Understanding compensatory vs. punitive damages differences can help determine whether you receive your full settlement. Compensatory damages compensate injury victims for actual losses from an accident, while punitive damages punish the defendant for extreme gross negligence and willful malicious conduct. The personal injury lawyers at Sieben Polk Law Firm are ready to listen to your case and offer personalized legal counsel and representation.
You can receive two types of damages in a personal injury claim: compensatory and punitive. These damages serve contrasting purposes and are calculated differently.
At Sieben Polk Law Firm, our personal injury lawyers tailor legal counsel to the unique needs of individual clients. We have decades of experience protecting the rights of people in Minnesota and the Upper Midwest and extraordinary case results.
What Are Compensatory Damages?
Compensatory damages are for the tangible and intangible losses caused by another person’s negligence. The purpose is to ensure you don’t pay out of pocket and are made whole for injuries you didn’t cause
Two types of compensatory damages are recoverable in a personal injury action: special and general.
Special damages reimburse you for the financial expenses incurred from a personal injury. Your attorney will refer to documented physical evidence, such as medical bills and monthly wages, to calculate the precise value. Common examples of special damages include:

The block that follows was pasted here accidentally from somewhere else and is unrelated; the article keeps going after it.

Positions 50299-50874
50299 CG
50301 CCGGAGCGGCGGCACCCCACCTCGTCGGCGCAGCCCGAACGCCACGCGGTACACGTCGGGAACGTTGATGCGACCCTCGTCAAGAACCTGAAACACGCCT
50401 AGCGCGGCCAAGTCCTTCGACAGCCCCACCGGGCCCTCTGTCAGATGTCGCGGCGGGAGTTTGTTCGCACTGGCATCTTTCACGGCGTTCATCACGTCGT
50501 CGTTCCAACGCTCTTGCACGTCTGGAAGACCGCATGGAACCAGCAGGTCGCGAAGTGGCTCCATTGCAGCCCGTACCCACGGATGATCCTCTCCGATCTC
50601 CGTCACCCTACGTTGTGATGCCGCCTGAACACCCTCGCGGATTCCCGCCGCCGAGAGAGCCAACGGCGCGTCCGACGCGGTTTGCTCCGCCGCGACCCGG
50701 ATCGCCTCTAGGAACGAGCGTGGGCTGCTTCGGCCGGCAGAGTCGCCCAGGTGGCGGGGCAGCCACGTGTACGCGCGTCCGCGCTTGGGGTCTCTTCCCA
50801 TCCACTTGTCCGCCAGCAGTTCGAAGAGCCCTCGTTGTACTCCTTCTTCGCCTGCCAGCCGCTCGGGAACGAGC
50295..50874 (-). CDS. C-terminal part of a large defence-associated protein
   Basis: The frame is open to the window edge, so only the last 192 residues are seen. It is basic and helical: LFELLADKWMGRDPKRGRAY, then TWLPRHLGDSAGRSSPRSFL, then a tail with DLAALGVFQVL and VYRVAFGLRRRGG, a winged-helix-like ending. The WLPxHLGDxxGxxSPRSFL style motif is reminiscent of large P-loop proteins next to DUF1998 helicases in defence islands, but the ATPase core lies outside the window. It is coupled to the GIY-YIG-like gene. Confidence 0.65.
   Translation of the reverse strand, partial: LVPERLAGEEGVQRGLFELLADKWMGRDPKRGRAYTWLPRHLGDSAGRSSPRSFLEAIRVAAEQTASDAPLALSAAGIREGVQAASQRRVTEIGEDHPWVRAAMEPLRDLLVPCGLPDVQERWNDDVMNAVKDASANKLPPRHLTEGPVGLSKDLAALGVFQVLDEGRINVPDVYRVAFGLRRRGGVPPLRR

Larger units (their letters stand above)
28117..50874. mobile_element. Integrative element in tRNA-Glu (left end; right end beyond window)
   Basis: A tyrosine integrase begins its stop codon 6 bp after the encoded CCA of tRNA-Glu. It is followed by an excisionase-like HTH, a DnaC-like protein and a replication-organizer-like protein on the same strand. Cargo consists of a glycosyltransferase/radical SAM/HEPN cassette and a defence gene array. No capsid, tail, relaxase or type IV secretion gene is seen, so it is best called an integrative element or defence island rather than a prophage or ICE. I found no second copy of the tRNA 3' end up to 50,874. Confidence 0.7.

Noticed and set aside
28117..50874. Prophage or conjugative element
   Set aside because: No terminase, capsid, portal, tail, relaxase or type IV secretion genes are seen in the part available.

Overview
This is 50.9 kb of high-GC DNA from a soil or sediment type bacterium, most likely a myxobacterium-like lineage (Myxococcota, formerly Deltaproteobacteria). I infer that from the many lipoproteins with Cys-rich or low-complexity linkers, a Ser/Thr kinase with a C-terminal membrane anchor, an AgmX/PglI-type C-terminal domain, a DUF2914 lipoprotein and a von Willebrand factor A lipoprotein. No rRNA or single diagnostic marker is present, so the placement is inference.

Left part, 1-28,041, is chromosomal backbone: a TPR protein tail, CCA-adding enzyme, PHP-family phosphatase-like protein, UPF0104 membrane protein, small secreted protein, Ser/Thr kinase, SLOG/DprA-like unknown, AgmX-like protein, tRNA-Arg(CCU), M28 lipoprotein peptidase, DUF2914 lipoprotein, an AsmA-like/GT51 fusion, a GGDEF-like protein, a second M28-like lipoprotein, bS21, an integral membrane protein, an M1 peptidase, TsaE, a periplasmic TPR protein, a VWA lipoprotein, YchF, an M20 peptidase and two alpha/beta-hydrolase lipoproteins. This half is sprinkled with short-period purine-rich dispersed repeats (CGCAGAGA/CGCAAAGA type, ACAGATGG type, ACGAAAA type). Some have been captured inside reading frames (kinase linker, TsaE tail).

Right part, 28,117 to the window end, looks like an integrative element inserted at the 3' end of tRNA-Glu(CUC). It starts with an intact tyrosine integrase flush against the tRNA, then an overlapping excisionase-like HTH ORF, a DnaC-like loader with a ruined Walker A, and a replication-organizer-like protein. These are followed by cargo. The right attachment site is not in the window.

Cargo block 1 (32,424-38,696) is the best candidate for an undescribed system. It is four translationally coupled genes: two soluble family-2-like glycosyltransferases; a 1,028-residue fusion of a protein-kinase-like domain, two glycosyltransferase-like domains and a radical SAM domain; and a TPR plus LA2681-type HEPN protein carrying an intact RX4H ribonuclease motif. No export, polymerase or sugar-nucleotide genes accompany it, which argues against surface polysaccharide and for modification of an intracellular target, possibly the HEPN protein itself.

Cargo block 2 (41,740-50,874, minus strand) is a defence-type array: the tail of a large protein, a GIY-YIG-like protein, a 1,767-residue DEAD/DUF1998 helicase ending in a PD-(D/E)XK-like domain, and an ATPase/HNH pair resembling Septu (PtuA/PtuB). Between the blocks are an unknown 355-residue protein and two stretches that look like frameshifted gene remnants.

- Past, current, and future medical treatment costs
- Prescription drugs costs
- Assistive medical equipment
- Therapy or mental counseling
- Home caregiving costs
- Residential accommodations for resulting disabilities
- Transportation to and from the hospital
- Costs for domestic services you previously provided
- Lost wages and opportunity to make a living
- Property damages
General damages are non-economic damages. They compensate you for subjective and intangible losses, such as pain, suffering, and emotional distress. Calculating general damages depends on the type of claim and individual state laws. Minnesota has no cap on the non-economic damages recoverable in a personal injury action. However, Wisconsin and North Dakota have limits on the amount of general damages you can receive.
Examples of general damages in a personal injury case are:
- Physical pain and mental suffering
- Emotional anguish
- Loss of consortium
- Loss of enjoyment of life
- Tarnished reputation
- Mental distress
- Disabilities and disfigurement
A personal injury attorney may use the per diem or the multiplier methods to determine your total non-economic damages. In the multiplier approach, the value of your economic damages is multiplied by a number between 1.5 and 5, depending on the severity of your injuries. The per diem method assigns a particular amount to be awarded daily for the period spent in recovery.
Examples of Cases When Compensatory Damages Are Awarded
What Are Punitive Damages?
Punitive damages punish the defendant for egregious behavior when the defendant acts with a deliberate disregard for the rights or safety of others. They also aim to deter the defendant and others from similar negligent actions. Hence, they are also called exemplary damages. Punitive damages are awarded in addition to compensatory damages.
Factors Considered by Courts in Determining Punitive Damages
A judge decides when and how much to award for punitive damages. Factors that come into play include:
- The severity of the actions in terms of malice and gross negligence
- History of awards in similar cases
- Level of harm caused
Examples of Cases When Punitive Damages Are Awarded
Judges only award punitive damages in extreme gross negligence cases or when a defendant acted knowingly.
One example is a drunk driving accident when the defendant knowingly gets behind the wheel, causing an accident that injures other people. Victims might receive punitive damages because of the level of harm, the severity of the crime, and the general knowledge of the dangers of drunk driving.